Vanderbilt Law Review

First Page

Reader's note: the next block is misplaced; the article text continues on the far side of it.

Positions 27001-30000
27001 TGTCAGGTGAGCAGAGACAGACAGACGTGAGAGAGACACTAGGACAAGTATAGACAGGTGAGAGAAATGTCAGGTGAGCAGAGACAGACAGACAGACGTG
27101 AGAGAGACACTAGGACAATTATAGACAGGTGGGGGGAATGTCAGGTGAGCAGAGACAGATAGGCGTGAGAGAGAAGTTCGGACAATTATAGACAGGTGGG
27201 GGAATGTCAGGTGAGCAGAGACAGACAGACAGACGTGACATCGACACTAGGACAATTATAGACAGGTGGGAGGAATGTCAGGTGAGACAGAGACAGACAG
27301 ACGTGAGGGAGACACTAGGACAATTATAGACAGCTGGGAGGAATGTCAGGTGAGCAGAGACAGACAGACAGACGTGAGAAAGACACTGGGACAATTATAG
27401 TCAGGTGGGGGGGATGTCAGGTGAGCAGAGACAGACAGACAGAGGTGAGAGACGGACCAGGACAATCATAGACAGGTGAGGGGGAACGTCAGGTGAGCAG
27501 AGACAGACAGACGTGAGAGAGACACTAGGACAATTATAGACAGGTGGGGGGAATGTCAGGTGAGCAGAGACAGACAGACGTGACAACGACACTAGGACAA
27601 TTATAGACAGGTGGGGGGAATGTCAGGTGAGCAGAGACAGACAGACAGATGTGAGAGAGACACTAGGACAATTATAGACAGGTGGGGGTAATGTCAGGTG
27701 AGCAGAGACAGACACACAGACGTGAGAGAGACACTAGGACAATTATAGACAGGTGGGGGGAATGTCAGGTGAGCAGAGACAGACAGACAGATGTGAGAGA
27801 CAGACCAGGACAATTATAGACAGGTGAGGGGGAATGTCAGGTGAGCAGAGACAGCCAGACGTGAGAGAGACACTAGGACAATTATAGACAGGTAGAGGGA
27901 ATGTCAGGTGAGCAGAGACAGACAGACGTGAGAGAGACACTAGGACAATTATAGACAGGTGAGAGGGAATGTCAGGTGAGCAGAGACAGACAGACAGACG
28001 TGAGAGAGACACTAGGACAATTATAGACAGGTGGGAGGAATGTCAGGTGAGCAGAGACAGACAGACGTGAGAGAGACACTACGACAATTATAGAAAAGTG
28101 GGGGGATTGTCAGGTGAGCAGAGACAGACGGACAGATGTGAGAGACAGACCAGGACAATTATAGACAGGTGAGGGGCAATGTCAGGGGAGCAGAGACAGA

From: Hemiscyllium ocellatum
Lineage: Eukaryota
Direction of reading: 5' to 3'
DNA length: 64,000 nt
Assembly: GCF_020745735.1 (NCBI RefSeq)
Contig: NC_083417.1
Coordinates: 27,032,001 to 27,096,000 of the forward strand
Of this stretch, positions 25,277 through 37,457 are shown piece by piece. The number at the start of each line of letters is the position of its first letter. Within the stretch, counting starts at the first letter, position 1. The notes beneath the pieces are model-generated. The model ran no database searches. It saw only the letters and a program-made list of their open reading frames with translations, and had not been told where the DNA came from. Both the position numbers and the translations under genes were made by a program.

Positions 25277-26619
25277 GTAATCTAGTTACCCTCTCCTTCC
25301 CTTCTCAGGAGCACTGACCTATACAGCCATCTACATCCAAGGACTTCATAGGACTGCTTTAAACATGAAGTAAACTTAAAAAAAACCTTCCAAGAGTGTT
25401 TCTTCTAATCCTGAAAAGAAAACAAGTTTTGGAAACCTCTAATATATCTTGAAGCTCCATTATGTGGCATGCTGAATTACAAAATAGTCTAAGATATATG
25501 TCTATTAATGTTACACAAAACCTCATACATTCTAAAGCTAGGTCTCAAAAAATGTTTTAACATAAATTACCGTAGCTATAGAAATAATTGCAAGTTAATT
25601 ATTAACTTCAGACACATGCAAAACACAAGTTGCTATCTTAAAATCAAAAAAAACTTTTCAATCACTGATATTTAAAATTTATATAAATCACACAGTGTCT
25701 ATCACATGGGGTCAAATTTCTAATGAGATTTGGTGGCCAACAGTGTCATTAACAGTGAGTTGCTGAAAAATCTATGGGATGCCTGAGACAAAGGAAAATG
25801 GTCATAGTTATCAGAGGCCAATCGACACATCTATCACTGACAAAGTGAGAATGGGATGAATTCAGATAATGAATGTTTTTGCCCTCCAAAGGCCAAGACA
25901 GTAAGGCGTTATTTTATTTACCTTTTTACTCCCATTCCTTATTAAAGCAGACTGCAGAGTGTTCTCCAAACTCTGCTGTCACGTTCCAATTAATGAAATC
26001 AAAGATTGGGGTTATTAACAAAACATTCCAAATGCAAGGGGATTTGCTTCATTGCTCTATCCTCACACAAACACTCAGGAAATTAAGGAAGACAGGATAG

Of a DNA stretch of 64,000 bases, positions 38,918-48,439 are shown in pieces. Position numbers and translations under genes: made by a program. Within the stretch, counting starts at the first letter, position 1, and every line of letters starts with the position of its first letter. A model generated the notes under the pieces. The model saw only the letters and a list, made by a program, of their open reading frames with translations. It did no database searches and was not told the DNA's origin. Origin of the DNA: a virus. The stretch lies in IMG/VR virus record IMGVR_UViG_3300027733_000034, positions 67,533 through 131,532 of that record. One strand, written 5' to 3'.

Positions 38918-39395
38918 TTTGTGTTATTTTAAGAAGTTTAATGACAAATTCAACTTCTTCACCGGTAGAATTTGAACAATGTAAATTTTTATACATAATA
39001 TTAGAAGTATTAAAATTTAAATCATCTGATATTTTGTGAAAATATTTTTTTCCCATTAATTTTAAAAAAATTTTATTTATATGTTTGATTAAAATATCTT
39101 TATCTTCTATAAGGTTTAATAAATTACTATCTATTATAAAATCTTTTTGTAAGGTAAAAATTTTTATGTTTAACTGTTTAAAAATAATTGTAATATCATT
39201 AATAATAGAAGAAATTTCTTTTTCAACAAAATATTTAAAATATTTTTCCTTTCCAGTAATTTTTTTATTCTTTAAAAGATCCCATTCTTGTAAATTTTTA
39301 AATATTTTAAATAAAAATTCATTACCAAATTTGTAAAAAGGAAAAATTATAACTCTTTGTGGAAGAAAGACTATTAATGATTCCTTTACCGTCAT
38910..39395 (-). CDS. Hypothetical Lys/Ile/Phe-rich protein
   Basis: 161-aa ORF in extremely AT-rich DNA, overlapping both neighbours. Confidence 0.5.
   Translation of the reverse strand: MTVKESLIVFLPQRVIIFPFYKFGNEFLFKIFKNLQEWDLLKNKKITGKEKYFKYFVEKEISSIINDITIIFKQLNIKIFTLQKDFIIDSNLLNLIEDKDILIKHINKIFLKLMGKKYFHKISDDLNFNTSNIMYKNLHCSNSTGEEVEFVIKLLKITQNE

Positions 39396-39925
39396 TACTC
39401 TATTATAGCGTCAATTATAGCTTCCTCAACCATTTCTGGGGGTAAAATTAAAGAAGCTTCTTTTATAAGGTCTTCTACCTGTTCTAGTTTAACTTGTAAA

Corporations comprising an affiliated group may elect to file a consolidated tax return. However, once such an election is made, the affiliated group may not discontinue such filing in subsequent years with out the prior consent of the Commissioner of the Internal Revenue Service(IRS).' The continuous filing requirement is necessary to prevent the abuses that would occur if corporations within an affiliated group could choose whether to file separate returns or a consolidated return for a given year. A complex set of regulations specify under what circumstances the Commissioner will consider an affiliated group as continuing in existence so as to require continuous consolidated filing. Unfortunately, these rules were not crafted with divisive reorganizations in mind, and consequently, the regulations are often ineffective in dealing with these transactions, offering a taxpayer, in many instances, the opportunity to opt out of consolidation despite the contrary intention of the statute and the regulations. This Article will analyze the regulations' inconsistencies and deficiencies pertaining to divisive transactions and will suggest changes that would allow the regulatory pattern to achieve its intended purpose.